(CNN)The Covid-19 vaccines work to greatly lessen the chance of a person getting a symptomatic case, getting hospitalized or dying. Yet nearly a third of eligible Americans haven’t gotten a single dose and more than 40% have not been fully vaccinated.
So what does work to get more people to take the vaccine?
One answer seems clear in the polling and in the real world: fear. Fear of getting the virus and of losing freedoms looks like it motivates people to get vaccinated.
You can see this well in the latest trends in vaccination and case counts. As of Friday morning, more people have taken the vaccine in the last week than have since June. This has happened as case counts and hospitalizations have been rising nationally.
Zoom in on the places where cases are the highest: Alabama, Arkansas, Florida, Louisiana and Mississippi. With the exception of Florida, all have had some of the lowest vaccination rates since vaccines were made available.
Over the last week, however, all five states rank in the top five for number of people per capita getting vaccinated throughout the entire country.
The correlation here is clear enough, and the polling buffers the idea of a real connection.
The jump in vaccinations is happening as concern about the virus is rising once again. In Monmouth University polling, for example, concern that someone in your family would catch the virus jumped 11 points from June to late July. The Axios/Ipsos poll showed a similar trend with concern about the virus jumping in early August to its highest level since April.
When we examine Ipsos’ last two polls more closely, the connection between fear of the virus and likelihood of the unvaccinated getting shots becomes clear enough.
Among those who are extremely or very concerned about the virus, about 39% of the unvaccinated say they’re likely to get the vaccine. This drops to about 30% who are somewhat concerned. It declines to only about 12% with those who are not very concerned about the virus, and a mere 5% of those who are not concerned at all about the vaccine.
Kaiser Family Foundation polling confirms this trend. Of those who are open to getting the vaccine but aren’t sure (i.e. the wait and see group), 45% are concerned they could get seriously ill from coronavirus. This drops to just 8% among those who say they will definitely not get the vaccine.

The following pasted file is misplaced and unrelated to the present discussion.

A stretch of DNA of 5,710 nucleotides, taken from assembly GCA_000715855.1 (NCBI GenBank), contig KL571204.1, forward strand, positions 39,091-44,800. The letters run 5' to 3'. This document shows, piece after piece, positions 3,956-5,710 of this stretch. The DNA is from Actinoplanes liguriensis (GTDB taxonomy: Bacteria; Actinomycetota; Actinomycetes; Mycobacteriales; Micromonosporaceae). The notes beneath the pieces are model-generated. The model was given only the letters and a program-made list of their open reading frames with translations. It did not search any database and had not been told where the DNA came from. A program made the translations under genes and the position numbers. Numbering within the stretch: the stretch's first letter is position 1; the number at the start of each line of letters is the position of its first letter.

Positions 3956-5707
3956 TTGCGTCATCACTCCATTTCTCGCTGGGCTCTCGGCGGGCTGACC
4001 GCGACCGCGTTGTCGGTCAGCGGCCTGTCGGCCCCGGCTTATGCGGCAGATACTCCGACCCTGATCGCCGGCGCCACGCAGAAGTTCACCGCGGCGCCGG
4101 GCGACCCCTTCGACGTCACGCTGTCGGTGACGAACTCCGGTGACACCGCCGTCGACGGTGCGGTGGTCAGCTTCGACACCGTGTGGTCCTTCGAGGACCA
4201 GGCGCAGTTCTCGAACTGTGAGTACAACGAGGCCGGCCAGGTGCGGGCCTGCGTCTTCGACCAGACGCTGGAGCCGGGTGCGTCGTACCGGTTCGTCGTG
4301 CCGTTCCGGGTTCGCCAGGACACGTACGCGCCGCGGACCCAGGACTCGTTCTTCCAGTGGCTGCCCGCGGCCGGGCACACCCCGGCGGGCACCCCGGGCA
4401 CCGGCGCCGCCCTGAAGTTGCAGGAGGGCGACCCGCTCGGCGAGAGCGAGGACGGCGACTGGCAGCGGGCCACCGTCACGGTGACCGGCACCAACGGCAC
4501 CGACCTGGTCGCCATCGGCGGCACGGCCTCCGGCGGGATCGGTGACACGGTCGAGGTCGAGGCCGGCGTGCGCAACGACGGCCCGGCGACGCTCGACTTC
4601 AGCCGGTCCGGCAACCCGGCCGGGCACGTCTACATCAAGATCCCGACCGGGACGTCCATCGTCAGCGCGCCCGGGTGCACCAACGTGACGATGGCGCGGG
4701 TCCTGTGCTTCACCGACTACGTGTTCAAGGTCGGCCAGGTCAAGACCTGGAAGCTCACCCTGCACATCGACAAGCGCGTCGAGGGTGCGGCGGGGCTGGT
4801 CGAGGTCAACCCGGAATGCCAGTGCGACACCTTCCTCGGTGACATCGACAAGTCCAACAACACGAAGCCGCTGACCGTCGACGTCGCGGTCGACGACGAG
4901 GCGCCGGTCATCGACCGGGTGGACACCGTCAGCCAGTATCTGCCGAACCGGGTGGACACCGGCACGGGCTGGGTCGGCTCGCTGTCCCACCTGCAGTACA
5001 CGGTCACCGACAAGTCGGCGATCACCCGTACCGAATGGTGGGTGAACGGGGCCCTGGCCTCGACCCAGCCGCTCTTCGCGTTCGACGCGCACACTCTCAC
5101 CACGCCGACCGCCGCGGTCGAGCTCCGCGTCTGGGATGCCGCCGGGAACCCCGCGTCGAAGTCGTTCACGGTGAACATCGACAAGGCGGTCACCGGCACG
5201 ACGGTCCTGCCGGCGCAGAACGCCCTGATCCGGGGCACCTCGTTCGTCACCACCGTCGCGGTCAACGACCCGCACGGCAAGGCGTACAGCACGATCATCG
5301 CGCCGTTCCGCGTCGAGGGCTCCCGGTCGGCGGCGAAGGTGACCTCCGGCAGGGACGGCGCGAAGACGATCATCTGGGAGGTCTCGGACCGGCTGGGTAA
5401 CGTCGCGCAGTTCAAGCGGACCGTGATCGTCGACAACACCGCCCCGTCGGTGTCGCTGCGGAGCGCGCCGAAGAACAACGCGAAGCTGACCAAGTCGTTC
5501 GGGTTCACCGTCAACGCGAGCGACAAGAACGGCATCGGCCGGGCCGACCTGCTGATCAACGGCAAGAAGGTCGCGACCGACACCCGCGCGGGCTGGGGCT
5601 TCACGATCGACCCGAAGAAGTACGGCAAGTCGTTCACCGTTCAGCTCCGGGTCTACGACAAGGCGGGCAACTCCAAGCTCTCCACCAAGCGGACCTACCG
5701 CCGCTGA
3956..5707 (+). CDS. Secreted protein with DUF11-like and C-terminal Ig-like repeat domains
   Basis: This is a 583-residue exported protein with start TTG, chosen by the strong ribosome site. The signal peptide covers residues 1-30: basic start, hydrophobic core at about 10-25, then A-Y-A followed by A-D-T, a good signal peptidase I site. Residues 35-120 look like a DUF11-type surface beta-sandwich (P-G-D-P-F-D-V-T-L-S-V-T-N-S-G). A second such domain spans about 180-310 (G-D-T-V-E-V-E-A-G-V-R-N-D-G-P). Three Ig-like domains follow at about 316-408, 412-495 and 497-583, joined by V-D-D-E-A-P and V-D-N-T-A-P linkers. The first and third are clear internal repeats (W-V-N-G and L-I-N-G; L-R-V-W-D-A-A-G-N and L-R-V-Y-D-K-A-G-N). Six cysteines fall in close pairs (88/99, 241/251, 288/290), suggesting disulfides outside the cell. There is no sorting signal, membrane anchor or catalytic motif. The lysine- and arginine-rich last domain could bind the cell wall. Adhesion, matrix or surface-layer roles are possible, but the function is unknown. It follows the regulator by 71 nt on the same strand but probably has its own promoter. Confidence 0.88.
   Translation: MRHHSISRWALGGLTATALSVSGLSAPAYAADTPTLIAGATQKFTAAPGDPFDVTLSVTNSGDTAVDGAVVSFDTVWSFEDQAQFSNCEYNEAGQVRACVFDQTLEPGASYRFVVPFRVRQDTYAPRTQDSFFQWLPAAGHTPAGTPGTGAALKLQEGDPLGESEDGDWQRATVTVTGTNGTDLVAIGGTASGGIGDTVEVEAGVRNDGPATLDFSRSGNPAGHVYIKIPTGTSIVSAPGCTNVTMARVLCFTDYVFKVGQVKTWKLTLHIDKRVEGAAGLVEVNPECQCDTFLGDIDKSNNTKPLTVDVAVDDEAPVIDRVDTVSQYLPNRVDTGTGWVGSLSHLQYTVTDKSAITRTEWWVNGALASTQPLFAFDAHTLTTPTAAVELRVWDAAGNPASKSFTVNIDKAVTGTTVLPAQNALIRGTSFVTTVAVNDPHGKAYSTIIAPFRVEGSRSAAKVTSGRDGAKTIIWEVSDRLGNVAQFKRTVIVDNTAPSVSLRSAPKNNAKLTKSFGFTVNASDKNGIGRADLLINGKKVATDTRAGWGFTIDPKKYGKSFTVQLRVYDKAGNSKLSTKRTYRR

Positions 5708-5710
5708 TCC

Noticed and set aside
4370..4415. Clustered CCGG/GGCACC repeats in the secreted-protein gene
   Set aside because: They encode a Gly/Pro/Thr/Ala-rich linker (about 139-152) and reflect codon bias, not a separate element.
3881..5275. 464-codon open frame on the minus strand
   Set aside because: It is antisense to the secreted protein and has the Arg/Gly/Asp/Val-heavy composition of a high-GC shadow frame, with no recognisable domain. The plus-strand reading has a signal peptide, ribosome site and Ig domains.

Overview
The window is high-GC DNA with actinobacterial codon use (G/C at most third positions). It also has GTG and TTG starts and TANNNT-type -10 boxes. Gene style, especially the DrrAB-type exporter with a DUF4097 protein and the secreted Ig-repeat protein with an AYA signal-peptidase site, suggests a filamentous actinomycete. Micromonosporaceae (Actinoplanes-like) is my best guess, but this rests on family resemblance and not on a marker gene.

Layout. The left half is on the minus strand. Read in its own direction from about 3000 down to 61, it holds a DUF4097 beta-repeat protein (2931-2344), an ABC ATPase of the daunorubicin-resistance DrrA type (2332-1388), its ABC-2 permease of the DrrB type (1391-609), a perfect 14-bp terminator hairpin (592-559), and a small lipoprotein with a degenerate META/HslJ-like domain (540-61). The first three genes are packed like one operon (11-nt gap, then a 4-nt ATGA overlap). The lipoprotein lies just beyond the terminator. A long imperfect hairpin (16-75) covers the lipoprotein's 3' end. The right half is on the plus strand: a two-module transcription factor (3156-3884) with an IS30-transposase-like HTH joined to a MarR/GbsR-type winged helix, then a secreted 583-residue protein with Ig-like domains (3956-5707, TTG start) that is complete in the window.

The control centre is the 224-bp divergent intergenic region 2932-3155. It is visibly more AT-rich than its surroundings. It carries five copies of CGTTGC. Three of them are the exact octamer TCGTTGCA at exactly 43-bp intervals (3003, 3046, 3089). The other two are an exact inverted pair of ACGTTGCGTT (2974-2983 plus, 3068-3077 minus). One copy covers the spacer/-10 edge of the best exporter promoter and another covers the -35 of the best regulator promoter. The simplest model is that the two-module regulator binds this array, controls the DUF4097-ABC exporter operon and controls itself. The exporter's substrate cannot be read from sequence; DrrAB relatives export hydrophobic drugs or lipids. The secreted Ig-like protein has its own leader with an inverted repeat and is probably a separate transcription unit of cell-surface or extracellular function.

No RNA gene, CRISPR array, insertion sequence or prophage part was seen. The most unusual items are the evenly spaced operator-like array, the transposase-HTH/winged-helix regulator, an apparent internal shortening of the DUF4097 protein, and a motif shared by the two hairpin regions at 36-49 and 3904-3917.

These findings also comport with what I showed last week: The vaccinated are most likely to fear the virus most. Protecting themselves from getting sick or fear of getting sick was the No. 1 and 2 reasons respondents who are vaccinated said they got the vaccine in a June Kaiser poll.
Fear, not surprisingly, is a powerful emotion. For those who don’t fear the virus, fear of losing their job may be the answer to getting them vaccinated.
Ipsos showed this past week that 33% of unvaccinated adults said an employer requiring them to get the shot would make them likely to get one. That may seem low, but it was actually the highest rated action of any tested to see if the unvaccinated would likely get a vaccine. The only thing that came close was when respondents were told that they would get a bonus or raise (26%).
This 33%, however, may be an underestimate. Back in June, Kaiser put the question more bluntly. When non-self employed and currently working adults were asked whether they would get vaccinated or leave their job over a vaccine mandate, 42% said they’d get the shot. Half (50%) said they’d leave their job.
According to the Kaiser poll, about half of all adults who are unvaccinated are non-self employed workers.
This means that about one-quarter of all unvaccinated adults in this country would probably become vaccinated with a vaccine mandate at their job. That would be nearly 20 million extra people.
Fear of missing out on extracurricular activities seemed to work to get some people to take the vaccine in France. A record number of people got vaccinated after the government announced that people would need to produce a negative Covid test or be vaccinated in order to enter bars, restaurants and for travel on trains and planes.